Much thanks go to Jim Cooperman’s Market News column, ‘The tip of the melting iceberg.’
In it, he provides a timely review of climate-change characteristics and their current and impending harmful impacts on the Shuswap Watershed.
In his concluding comments, however, he asks that we only determine “what measures are needed to adapt to the (climatic) change(s).”
This exclusive focus on adaptation unfortunately omits the critical necessity of mitigation (preventing climate-change) – like reducing the magnitude of carbon emissions.
Adaptation just involves efforts to limit our vulnerability to climate change impacts by changing infrastructure and institutions, while not necessarily dealing with the underlying cause of those impacts.
Adaptation is very nearly the opposite of preventive mitigation. It is action taken to protect oneself, one’s own city, or nation from the effects of unchecked climate-change. The reference to “our” in a previous sentence is critical, as adaptive measures typically only deal with impacts to humanity; they do not deal with impacts to ecosystems and the environment.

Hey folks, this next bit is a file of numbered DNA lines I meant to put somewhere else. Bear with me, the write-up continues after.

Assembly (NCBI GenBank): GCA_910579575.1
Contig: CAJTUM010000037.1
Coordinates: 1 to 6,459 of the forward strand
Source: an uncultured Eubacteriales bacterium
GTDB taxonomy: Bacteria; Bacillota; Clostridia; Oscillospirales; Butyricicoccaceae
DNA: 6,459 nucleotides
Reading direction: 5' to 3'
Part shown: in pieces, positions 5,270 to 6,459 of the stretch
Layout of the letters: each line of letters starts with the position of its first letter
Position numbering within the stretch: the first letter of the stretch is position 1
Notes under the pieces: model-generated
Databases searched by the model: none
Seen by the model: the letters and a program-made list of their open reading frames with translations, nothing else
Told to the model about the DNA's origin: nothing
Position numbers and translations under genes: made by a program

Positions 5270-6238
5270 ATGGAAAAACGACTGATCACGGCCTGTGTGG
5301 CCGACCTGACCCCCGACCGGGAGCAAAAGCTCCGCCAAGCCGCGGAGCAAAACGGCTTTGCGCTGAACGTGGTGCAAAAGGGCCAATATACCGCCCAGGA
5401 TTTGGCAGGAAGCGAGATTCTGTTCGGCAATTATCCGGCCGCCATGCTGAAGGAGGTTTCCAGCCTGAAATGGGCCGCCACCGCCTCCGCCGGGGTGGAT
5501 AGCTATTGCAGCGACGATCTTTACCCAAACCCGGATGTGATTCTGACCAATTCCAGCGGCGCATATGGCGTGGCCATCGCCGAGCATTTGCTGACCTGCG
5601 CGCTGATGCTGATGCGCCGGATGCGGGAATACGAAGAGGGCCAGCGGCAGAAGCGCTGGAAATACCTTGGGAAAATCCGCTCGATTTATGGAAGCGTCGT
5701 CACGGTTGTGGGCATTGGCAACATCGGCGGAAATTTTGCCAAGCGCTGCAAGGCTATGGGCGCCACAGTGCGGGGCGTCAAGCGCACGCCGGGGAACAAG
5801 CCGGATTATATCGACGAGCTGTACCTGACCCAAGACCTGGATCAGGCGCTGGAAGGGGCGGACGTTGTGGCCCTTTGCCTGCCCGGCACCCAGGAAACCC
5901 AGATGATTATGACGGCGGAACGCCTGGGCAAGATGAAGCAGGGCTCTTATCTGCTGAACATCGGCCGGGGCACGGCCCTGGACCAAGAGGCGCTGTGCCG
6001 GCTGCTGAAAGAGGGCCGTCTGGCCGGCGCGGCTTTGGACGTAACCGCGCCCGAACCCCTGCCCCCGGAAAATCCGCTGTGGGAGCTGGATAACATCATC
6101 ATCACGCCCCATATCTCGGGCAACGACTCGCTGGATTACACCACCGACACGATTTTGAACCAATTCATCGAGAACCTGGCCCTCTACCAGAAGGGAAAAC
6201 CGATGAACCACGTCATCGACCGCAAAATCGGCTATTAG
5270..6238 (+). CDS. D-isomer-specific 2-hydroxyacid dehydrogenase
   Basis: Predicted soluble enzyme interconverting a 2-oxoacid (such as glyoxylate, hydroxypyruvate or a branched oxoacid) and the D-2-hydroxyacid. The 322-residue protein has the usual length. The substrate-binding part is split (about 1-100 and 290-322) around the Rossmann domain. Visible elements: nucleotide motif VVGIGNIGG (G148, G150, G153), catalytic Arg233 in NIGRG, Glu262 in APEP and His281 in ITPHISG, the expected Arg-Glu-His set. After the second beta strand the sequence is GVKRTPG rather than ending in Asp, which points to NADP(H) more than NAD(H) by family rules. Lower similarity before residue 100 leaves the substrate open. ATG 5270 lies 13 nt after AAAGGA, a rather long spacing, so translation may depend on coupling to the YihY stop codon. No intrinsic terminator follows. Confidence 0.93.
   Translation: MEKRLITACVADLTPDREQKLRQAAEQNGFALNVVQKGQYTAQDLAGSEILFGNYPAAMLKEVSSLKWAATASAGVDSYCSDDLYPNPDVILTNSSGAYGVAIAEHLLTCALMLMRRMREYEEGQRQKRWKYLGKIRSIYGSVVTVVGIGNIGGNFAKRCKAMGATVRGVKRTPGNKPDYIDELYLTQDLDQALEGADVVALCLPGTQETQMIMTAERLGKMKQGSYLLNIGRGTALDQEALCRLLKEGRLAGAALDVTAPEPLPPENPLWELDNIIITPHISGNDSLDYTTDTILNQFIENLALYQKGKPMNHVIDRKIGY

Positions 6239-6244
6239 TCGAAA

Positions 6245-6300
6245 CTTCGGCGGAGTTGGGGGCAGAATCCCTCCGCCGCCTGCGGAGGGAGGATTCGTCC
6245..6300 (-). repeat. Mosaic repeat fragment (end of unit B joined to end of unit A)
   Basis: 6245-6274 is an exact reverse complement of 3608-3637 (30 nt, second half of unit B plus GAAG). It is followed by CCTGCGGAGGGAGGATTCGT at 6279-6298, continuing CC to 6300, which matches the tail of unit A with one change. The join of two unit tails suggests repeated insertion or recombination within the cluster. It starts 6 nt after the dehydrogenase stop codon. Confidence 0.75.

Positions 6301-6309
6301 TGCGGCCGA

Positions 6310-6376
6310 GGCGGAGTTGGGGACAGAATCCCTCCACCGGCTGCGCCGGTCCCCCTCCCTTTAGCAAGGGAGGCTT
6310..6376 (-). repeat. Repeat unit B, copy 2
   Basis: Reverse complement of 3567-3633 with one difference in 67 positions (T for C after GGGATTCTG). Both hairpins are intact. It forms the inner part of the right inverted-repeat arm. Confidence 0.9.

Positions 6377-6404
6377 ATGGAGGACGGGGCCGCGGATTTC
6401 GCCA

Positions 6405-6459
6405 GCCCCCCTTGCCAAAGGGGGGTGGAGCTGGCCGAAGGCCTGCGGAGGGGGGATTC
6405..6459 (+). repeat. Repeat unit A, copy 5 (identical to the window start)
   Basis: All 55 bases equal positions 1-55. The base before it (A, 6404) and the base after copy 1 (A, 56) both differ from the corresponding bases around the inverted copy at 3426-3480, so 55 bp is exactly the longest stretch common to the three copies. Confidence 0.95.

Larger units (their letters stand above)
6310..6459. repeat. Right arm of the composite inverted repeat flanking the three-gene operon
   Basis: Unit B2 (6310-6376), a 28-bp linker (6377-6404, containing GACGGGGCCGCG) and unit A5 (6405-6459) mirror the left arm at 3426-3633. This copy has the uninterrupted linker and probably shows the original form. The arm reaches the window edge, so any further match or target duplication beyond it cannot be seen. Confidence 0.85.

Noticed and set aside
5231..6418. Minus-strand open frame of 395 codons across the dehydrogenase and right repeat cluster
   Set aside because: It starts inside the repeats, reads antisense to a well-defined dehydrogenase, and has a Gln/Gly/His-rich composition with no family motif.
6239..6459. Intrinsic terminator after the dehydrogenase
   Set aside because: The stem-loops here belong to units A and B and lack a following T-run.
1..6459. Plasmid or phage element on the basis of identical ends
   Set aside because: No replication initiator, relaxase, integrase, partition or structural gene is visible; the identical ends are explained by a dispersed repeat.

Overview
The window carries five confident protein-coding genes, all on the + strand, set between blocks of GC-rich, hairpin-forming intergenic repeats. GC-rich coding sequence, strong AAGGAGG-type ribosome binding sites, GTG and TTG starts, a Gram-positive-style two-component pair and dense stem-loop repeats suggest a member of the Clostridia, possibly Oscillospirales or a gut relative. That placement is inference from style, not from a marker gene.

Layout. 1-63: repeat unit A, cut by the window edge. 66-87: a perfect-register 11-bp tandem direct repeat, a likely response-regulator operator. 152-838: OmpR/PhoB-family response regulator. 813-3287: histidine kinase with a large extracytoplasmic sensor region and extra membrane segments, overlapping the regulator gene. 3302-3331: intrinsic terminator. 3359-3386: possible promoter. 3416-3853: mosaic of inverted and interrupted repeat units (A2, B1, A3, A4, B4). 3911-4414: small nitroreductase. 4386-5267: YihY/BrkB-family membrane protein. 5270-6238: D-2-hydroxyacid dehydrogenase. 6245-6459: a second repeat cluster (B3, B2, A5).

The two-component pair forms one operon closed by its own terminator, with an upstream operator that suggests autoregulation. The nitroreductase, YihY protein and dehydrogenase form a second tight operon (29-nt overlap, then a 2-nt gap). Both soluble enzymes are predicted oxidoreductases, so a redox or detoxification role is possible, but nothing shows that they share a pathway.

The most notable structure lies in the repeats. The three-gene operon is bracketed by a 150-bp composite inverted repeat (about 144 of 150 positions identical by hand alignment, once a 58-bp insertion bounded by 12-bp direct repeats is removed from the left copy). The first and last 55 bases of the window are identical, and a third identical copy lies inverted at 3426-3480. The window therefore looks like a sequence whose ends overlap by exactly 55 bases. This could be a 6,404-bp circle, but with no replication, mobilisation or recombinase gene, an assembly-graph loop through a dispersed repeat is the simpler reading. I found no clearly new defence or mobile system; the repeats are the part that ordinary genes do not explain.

Coral reefs are unlikely to adapt to the twin impacts of global warming and ocean acidification. Polar bears are not likely to adapt to vanishing arctic ice.
A similar case can be made for other ecosystems and living things. At some level, this calls into question what we really mean by adaptation. If we were to truly see the collapse of major ecosystems such as coral reefs, we would in turn see the loss of the ecosystem services they provide – a potentially catastrophic loss for humanity.
Obviously, both mitigation and adaptation are necessary to meet climate-change challenges, but they are not morally equivalent.
For every day mitigation (prevention) is delayed, the need for adaptation grows and, thanks to deep-seated, aspects of human nature, self-interested adaptation is likely to be preferable to more global, altruistic mitigation.